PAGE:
More specifically, the crank motion of the embodiment shown in FIGURES 1, 2 and 3 is as follows:

As seen in FIGURE 1, piston rods 10, 12, 14 and 16 reciprocate in and out of the cylinders '18, 20, 22 and 24, respectively. These cylinders are bounded and defined by an engine housing 26. Fixed to the ends of the four piston rods and maintaining a sliding relationship within the four cylinders, are four pistons 28, 30, 32 and 34. The four piston members are attached to their respective piston rods and fixed to them by means of nuts, such as those shown as 36 and 38 fixing piston 28 to piston rod 10. The four pistons maintain a sealed, sliding relationship with the four cylinders by means of piston rings 40 which may be of any type suitable for this application. The remaining details of the cylinders will be dependent upon their use, such as in a motor or in a pump.

The main subject of the invention, the crankshaft mechanism is housed Within a crankcase 42, which effectively seals the crankshaft mechanism from the effects of the ambient conditions. Each of the piston rods 16, 12, 14 and 16 enter the crankcase 42 thru cylindrical bores 44. The piston rods 10, 12, 14 and -16 maintain a sealed sliding relationship with the bores 44 of the crankcase 42 by means of seals 46. Such seals may be of any suitable type to maintain a tight sliding relationship between the piston rods and the crankcase. The cylinder housing 26 will be attached to the crankcase 42 by any suitable means such as the studs and nuts 48.

For a detailed study of the crankshaft mechanism we should turn our attention to FIGURE 2. The crankshaft is comprised at both ends by two axially aligned shafts 50 and 52. The shaft 52 is held within a bore 54 within the crankcase 42 .and is supported by a web 56, which is a structural portion of the crankcase 4-2. The other axially aligned shaft 50' extends through a bore' 58 in the crankcase 42 and is seated therein by crankshaft seal 60. It is to be noted that the portion of said axially aligned shaft 50 which extends outside of the crankcase 42 will be either the input or output shaft of the mechanism depending on whether the device is acting as a pump or as an engine. The shafts 50 and 52 must be connected through a suitable drive train so thatthey will have the same rotational speed. The specific embodiment of such a drive train as is used here includes gears 62 and 64 which transmit the motion of shaft 50 to a transmission shaft 66 which in turn transmits the motion through gears 68 and 70 to the other axially aligned shaft 52. As mentioned previously, the direction of the transmission of motion will depend upon the use to which the subject device is employed. The two axially aligned shafts 50 and 52 and the transmission shaft 66 rotate within suitable bearings such as those shown at 71.. The axia lly aligned shaft 50 also is supported by a web portion 72 of the crankcase 42. The inside ends of both shafts 50 and 52 have portions extending radially outward from the axes thereof. Formed within the portion 74 which extends outwardly from the axis of shaft 50 is a crank journal bore 76. The portion 78 extending radially outward from the axis of shaft 50in the opposite direction takes the shape of a counterweight as is best seen in FIGURE 3. Similarly, shaft 52 has a crank journal bore 80 in its upper radially extending portion 82 and its lower radially extending portion forms a counterweight 84. Thus, the radially extending portions of the axially aligned shafts 50 and 52 are identical.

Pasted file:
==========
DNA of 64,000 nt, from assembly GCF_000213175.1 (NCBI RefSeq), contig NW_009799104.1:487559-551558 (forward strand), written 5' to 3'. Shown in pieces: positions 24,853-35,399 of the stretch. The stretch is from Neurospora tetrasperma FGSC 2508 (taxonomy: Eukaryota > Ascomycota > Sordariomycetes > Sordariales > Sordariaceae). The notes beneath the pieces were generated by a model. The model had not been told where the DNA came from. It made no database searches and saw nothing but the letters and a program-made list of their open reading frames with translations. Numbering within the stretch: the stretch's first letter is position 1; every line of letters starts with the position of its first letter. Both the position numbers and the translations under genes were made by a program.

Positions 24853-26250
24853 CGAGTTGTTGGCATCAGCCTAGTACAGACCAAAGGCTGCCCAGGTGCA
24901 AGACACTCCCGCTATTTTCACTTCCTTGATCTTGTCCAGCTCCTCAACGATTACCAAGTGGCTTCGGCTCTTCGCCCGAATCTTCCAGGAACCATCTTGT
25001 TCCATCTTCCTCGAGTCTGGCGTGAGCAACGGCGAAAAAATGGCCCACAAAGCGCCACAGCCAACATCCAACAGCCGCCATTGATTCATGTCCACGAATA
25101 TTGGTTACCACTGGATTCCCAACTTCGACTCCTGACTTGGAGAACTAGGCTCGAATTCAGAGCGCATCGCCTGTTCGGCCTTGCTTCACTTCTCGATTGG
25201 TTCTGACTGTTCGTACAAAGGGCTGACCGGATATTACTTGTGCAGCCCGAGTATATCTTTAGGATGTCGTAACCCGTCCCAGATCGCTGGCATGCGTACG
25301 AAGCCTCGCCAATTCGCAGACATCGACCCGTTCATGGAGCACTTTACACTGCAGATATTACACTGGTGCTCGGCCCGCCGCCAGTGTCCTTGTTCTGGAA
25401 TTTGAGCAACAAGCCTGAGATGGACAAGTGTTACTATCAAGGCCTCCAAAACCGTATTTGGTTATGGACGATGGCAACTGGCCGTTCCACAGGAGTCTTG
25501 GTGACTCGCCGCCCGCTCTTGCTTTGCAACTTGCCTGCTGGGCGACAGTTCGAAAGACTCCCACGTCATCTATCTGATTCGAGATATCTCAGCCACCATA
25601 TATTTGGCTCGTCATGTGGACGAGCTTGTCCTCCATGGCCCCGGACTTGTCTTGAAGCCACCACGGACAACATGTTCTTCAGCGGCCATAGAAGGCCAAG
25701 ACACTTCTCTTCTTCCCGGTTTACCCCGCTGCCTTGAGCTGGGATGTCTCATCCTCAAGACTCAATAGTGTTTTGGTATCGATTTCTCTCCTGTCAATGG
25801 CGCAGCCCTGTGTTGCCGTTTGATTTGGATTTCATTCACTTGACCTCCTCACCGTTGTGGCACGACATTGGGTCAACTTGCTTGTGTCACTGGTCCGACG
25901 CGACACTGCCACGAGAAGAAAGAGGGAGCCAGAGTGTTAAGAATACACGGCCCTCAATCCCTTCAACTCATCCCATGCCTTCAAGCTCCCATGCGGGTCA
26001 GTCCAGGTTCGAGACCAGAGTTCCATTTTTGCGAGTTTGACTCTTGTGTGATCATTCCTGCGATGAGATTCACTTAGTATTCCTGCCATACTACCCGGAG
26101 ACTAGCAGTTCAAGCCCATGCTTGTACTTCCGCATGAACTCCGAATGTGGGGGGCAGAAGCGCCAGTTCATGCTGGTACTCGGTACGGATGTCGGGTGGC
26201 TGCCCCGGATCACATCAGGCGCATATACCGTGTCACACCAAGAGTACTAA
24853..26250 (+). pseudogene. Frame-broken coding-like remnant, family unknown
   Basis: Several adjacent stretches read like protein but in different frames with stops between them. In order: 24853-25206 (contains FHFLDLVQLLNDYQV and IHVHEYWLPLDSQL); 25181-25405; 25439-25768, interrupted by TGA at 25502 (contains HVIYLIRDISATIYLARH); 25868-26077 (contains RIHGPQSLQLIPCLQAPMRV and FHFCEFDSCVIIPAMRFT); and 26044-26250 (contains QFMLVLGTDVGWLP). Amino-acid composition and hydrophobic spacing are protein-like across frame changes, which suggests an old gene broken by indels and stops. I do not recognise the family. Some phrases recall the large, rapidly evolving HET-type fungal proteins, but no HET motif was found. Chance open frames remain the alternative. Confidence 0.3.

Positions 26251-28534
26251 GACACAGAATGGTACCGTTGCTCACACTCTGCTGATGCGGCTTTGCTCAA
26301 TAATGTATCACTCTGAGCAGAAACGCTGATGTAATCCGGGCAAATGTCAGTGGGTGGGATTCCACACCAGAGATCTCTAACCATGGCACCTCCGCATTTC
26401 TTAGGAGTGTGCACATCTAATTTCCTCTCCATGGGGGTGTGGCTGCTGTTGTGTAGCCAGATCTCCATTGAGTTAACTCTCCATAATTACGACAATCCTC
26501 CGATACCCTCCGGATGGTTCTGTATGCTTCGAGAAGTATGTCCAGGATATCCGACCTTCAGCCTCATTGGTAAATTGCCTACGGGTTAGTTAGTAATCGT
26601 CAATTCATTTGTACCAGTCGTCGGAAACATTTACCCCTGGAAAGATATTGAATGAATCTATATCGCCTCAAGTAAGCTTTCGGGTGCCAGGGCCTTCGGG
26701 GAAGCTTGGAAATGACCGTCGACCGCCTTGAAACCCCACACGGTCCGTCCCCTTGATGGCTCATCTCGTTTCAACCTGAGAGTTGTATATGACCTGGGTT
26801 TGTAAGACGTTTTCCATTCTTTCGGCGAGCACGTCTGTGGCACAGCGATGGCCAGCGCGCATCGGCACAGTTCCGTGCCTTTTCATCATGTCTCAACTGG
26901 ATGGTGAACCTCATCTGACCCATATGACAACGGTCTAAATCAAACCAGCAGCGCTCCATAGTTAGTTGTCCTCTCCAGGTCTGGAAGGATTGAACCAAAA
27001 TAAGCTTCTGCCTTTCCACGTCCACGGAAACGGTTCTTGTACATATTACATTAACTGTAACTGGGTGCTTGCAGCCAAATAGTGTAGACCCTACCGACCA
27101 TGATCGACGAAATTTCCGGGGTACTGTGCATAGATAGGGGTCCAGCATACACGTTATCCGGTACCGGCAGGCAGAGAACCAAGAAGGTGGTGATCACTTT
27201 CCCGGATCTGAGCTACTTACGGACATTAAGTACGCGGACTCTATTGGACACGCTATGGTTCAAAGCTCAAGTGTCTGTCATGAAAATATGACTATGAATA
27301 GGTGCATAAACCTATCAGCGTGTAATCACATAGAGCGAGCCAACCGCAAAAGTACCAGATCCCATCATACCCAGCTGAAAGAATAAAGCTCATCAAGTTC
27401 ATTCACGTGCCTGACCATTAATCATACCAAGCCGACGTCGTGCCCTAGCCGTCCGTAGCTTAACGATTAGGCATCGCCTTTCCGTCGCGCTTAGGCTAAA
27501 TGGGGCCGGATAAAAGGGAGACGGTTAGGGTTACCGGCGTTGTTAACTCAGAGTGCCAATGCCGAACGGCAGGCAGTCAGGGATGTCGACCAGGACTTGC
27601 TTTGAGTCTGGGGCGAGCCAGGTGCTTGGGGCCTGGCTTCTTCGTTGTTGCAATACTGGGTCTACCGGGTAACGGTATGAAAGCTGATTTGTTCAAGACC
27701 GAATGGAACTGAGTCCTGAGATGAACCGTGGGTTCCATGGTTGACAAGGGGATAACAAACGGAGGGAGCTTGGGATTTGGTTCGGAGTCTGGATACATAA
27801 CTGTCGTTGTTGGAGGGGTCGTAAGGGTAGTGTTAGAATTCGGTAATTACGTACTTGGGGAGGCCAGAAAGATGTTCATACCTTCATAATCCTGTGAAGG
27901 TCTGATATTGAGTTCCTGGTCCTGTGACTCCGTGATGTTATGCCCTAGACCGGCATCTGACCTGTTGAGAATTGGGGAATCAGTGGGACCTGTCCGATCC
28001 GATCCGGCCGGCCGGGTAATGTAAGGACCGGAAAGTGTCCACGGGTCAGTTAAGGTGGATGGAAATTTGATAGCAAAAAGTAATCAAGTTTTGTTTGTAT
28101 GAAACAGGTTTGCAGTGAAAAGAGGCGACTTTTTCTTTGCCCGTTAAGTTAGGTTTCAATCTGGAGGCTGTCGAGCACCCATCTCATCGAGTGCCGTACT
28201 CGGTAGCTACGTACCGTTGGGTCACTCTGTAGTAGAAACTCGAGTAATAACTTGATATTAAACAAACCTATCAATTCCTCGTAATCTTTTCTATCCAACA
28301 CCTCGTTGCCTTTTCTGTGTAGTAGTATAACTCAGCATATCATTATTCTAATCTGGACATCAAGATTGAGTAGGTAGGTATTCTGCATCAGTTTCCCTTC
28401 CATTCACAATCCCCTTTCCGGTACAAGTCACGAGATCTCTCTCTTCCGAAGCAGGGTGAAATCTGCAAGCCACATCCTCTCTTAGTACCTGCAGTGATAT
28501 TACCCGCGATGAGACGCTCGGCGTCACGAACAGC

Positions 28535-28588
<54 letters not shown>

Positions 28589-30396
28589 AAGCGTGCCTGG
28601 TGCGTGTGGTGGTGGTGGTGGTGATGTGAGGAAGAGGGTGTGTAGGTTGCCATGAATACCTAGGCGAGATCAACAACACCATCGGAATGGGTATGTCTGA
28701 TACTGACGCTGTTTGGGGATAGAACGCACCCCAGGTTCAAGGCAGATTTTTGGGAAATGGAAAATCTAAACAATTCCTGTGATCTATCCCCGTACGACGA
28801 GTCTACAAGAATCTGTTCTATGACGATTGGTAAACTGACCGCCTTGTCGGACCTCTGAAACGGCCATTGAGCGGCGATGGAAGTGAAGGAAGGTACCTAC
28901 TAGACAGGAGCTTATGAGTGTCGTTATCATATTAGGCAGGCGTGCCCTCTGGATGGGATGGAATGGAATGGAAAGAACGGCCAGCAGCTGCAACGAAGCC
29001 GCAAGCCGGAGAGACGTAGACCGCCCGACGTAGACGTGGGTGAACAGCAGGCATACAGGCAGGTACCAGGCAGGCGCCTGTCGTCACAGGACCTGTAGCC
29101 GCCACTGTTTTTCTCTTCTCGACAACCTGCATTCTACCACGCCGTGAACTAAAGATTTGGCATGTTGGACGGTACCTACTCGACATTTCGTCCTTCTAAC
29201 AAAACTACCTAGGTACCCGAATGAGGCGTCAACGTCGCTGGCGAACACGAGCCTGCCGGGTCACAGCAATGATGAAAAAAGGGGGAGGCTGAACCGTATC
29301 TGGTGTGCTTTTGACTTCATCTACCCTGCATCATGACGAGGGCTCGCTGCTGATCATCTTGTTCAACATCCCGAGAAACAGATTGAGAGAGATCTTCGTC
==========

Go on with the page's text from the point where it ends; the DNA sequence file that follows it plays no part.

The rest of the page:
The main portion of the crankshaft includes a crank journal 86 which is disposed within the bore 76 of shaft 50 and moves therewith while rotating therein. A crank throw member 88 connects the crank journal 86 to the crank throw journal 90, which is the crank pin for piston rods 10 and 12. The crank throw journal 90 is connected by a crank throw member 92 to a second crank throw journal 94, which is the pin member for piston rods 14 and 16 and which imparts the motion thereto (or receives motion therefrom in the case of an engine). The second crank throw journal 94 is connected by means of a crank throw 96 to the second crank throw journal 98 which is disposed within the bore 80 of the axially aligned shaft 52 and which moves therewith and rotates therein.